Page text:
Beta-blockers (BB), angiotensin-converting enzyme (ACE) inhibitors (or in case of intolerance, angiotensin II receptor blockers (ARBs)) and statins are recommended for most patients after myocardial infarction [1-4]. Underuse of these widely recommended drugs has been previously reported [5,6] despite the fact that efficacy of long-term secondary prevention has been confirmed in many different studies. In addition, non-adherence to beneficial medications may be a marker of other illnesses or habits that result in poor outcomes [7]. Moreover, as well as medication usage (and its success) requiring the coordination of behaviours of both the prescribing physician and the patient, it can be used as a marker to reflect the quality of outpatient care in certain hospitals and/or countries. No studies have been performed to describe outpatient drug utilization patterns in patients who suffered from acute myocardial infarction (AMI) in Estonia. Also, there are no clear factors to explain the very high cardiovascular morbidity and mortality in Estonia. Thus, drug utilization studies in this high risk patient population could have an important input into different strategies for improving the quality of secondary prevention.

The aims of our study were to examine drug utilization in different age and gender groups following acute myocardial infarction in Estonia.

Methods

Estonian health insurance is a social insurance and it relies on the principle of solidarity. The Estonian Health Insurance Fund (EHIF) covers the cost of health services for 94% of Estonian inhabitants covered by this scheme in case of illness regardless of the amount of social tax paid by the person concerned. From the beginning of the 1990 s the EHIF database has included information about hospitalization and reimbursement of prescriptions for insured persons. The validity of AMI diagnoses has been retrospectively studied - diagnosis of AMI was confirmed in 93.3% of patients in tertiary care hospitals and in 83.5% of patients in secondary care hospitals. Any one of the following criteria satisfied the diagnosis for AMI:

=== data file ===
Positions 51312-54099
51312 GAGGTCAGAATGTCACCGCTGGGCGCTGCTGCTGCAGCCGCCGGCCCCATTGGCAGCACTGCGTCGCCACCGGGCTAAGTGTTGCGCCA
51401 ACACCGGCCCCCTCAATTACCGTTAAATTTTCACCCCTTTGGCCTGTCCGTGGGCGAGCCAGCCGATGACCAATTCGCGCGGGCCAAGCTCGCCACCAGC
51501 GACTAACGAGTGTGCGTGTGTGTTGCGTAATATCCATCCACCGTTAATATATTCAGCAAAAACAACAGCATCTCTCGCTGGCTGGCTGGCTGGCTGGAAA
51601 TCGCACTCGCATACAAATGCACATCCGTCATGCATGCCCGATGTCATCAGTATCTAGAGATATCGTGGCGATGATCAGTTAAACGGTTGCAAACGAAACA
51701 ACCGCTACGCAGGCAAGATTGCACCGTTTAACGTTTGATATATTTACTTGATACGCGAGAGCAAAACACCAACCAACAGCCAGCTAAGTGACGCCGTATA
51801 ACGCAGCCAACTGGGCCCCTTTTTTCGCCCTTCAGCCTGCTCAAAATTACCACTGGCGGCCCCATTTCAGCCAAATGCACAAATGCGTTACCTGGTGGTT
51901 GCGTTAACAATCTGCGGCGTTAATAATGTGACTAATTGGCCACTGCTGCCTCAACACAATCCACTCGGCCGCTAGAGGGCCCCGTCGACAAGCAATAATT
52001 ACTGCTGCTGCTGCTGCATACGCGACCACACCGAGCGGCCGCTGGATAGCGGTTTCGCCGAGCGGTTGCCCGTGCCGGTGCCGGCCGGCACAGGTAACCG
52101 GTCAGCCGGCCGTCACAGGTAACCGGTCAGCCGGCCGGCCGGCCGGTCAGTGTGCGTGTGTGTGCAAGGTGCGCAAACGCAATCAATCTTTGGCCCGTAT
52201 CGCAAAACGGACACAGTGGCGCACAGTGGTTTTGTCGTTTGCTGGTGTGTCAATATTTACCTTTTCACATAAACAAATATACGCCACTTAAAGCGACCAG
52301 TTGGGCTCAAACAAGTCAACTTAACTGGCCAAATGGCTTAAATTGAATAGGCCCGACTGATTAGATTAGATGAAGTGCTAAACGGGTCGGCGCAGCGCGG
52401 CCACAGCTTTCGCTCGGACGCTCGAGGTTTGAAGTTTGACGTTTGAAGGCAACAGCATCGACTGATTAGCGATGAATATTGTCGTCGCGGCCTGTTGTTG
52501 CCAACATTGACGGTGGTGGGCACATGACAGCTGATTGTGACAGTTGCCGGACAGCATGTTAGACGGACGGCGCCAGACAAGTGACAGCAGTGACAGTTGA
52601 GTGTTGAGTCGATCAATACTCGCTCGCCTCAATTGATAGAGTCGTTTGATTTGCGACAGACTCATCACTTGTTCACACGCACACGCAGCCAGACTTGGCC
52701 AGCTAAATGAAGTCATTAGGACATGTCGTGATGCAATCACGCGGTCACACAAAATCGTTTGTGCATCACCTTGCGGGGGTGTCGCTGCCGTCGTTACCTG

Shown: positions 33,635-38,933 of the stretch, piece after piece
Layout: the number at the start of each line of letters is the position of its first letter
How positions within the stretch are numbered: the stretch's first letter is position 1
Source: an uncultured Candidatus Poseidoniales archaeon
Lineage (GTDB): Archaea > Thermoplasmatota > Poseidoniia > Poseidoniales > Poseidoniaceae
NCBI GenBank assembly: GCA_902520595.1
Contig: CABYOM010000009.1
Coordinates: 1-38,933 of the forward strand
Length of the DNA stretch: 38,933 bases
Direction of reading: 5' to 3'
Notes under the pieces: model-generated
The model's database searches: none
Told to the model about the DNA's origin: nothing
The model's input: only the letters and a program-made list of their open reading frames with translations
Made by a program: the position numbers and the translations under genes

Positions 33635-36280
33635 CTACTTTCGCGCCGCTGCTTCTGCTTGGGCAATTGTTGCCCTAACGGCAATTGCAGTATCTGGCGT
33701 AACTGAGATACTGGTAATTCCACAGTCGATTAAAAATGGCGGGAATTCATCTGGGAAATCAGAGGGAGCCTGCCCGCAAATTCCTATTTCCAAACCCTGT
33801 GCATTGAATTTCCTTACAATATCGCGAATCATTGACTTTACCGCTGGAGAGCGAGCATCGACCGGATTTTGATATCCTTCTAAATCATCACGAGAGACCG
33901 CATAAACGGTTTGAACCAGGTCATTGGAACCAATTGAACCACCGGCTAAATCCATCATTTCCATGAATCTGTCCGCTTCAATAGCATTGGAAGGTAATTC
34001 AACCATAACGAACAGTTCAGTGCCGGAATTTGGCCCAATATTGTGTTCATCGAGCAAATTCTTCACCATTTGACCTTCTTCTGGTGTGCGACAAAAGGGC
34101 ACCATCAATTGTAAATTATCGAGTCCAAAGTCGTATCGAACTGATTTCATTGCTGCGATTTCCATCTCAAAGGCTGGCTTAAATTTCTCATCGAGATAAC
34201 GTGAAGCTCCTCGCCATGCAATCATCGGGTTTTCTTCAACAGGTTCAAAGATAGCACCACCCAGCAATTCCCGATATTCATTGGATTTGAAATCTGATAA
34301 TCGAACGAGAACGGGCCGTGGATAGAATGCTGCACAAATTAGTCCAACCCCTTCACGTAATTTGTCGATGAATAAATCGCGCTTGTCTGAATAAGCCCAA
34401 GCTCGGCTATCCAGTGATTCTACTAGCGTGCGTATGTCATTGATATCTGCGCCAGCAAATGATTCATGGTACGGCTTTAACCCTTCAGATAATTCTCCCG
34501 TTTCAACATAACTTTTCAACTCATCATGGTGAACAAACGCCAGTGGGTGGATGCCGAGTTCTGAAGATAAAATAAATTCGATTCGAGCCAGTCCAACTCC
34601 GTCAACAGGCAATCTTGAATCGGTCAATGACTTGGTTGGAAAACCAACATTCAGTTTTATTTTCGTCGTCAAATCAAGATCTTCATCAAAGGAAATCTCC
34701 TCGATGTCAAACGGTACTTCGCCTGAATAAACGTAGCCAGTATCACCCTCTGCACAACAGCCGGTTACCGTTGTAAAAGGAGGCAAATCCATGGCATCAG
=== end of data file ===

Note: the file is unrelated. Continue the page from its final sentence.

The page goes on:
1) typical rise and fall of biochemical markers (troponin T/I, CK-MB/CK-MB mass) and one of the following: a) ischemic symptoms; b) development of pathologic Q waves; c) ECG changes indicative of ischemia; 2) pathologic findings of an AMI by autopsy; 3) the presence of new ST-segment elevation and new chest pain, for those patients who died and for whom no cardiac markers were obtained or cardiac marker(s) were negative because of the short time of attack onset [5].

Beta-blockers, ACE/ARBs and statins can only be purchased by prescription in Estonia, allowing the identification of insured people after the prescription has been reimbursed and the linking of other information included to the database. Estonian Health Insurance Fund database studies do not need Ethics Committee approval in Estonia if personal data that could identify individuals is not included.

For this study the EHIF prepared a list of inpatients treated for AMI (ICD code I21-I22) during the period of 01.01.2004-31.12.2005. This list was then used to identify all prescriptions of BBs, ACE/ARBs and statins reimbursed to these AMI patients during a 12 month period (365 days) after the index episode. Mortality data was also obtained from the Estonian Population Registry for the 12 month period (365 days) after the index episode. The index episode was defined as the first hospitalization due to AMI. Data were made available to us such that individuals could not be identified and additional analyses were performed.